The stories of my life

The first short story I loved was “A Day’s Wait.” Dependent on a sick child’s confusion regarding Celsius and Fahrenheit, Ernest Hemingway’s vignette — three scenes, two in the same sickroom — suggested that what Wallace Stevens called the malady of the quotidian had possibilities. That spring of eighth grade I devoured the collected stories, worrying my mother who applauded the precocity but was aware of Hemingway through college courses and knew what I’d find in stories like “Up in Michigan” (first acquaintance with sex) and “The Battler” (first acquaitance with overt racism). The other lodestars were the short, cruel stories of the Englishman known as Saki, in which the talking cats and homicidal elks are less evil than the aunts and governesses.

These thirty stories represent a distillation, not a terminus. I’ve read them each at least five times. A few I’m still becoming acquainted with. Accustomed to his constant presence in the New Yorker, William Trevor has demonstrated at least a dozen times how loudly still, small voices can sing. My pick “Timothy’s Birthday,” found five years ago in his essential omnibus, is a typically quiet account of how a gay son old enough to know better still derives pleasure from annoying his aging parents, whom he has dismissed as fuddyduds his whole life. Like the scoundrel of a in Flannery O’Connor’s “Everything That Rises Must Converge” (see below), he’s not wrong but his sanctimony and lack of generosity of spirit expose him as the story’s villain. His brainstorm is to send his lover to their house in his place: it’s his birthday and what a neat trick to disappoint them. The lover is a neat trick too: a thief inspiring the parents’ best behavior and thus putting the lie to Timothy’s gripes. The politics of family and sex eddy at unexpected places; Trevor’s mind meld with Timothy’s resentments is uncanny. Eighties fiction star Deborah Eisenberg provided similar moments of cognition in “A Lesson in Traveling Light,” about a couple seeking the refuge of the road and discovering what Emerson called the indifference of places.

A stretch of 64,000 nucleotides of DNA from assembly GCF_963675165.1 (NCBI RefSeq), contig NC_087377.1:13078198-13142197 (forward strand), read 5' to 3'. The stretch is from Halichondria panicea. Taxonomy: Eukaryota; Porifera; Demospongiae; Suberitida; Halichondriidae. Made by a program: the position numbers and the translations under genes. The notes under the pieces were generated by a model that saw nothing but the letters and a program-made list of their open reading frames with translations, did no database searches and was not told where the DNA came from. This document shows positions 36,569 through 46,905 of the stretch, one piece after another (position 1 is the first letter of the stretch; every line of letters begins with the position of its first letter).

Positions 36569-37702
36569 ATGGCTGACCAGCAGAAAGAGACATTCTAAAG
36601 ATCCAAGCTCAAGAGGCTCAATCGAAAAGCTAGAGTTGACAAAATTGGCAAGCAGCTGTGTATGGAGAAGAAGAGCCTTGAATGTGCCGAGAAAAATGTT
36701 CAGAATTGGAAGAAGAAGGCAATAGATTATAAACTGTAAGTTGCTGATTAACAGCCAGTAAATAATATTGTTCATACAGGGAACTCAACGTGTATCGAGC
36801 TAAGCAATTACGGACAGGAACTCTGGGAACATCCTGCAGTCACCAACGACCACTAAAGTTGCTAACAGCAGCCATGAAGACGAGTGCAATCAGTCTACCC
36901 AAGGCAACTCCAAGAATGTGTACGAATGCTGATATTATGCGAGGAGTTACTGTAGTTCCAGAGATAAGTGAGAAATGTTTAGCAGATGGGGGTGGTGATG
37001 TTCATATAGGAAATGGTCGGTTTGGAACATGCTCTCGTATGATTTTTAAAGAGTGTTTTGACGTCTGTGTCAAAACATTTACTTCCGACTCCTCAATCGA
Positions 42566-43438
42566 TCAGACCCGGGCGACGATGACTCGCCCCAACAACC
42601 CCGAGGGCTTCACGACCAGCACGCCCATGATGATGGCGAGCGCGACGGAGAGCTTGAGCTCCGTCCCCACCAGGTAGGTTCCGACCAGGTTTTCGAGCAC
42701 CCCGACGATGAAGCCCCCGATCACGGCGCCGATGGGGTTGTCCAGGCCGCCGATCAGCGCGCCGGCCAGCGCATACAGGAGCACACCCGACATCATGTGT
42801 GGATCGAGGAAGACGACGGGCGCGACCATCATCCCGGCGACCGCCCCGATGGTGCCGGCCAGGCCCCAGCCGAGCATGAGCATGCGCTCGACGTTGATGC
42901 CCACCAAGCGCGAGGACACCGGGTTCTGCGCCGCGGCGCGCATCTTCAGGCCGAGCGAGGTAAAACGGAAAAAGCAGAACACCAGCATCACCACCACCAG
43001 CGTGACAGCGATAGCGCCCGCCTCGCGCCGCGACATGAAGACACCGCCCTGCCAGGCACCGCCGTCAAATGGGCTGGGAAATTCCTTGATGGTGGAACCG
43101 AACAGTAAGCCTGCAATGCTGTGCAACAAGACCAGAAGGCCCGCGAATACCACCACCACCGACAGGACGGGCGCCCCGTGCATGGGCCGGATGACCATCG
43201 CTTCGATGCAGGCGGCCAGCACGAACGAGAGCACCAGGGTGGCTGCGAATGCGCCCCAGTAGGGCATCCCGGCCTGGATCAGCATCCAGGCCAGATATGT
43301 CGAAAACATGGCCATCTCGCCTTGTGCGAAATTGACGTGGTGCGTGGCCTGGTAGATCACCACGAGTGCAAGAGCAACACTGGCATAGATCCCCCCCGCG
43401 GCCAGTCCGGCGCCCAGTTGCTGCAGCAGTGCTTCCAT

The list below is by no means complete. I expect to read a couple unfamiliar good ones soon.

Gustave Flaubert – A Simple Tale
Gertrude Stein – Melanctha
Raymond Carver – Fever
Lorrie Moore – Wings
Edna O’Brien – The Love Object
Paul Bowles – Pages From Cold Point
Henry James – The Jolly Corner
Thomas Mann – Tonio Kroger
Edmund White – The Oracle
Anton Chekhov – The Kiss
Colm Toibin – A Long Winter
Alice Munro – Floating Bridge
Flannery O’Connor – Everything That Rises Must Converge
William Trevor – Timothy’s Birthday
Saki – The Lumber Room
J.G. Ballard – Mr F. is Mr F.
Katherine Ann Porter – Pale Horse, Pale Rider
Edith Wharton – The Other Two
F. Scott Fitzgerald – The Rich Boy
Saul Bellow – What Kind of Day Did You Have?
Jorge Luis Borges – Death and the Compass
John Cheever – The Country Husband
Deborah Eisenberg – A Lesson in Traveling Light
Richard Yates – Liars in Love
Elizabeth Bishop – In the Village
Ernest Hemingway – The Killers
Leo Tolstoy – Master and Man
Lydia Davis – Mr. Knockley
D.H. Lawrence – The Prussian Officer
James Joyce – The Boarding House
Vladimir Nabokov – The Vane Sisters

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2 Responses to The stories of my life

  1. Hans says:

    Obviously these are all masters of the form and they have more than one classic each. I prefer Tolstoy’s “How Much Land Does a Man Need” to “Master and Man”, even though would now be considered almost condescendingly obvious in its intention. But it’s such a great near-horror story. Among less familiar ones, have you read Dino Buzzati’s “Seven Stories”?

  2. humanizingthevacuum says:

    Thanks for the recommendation.

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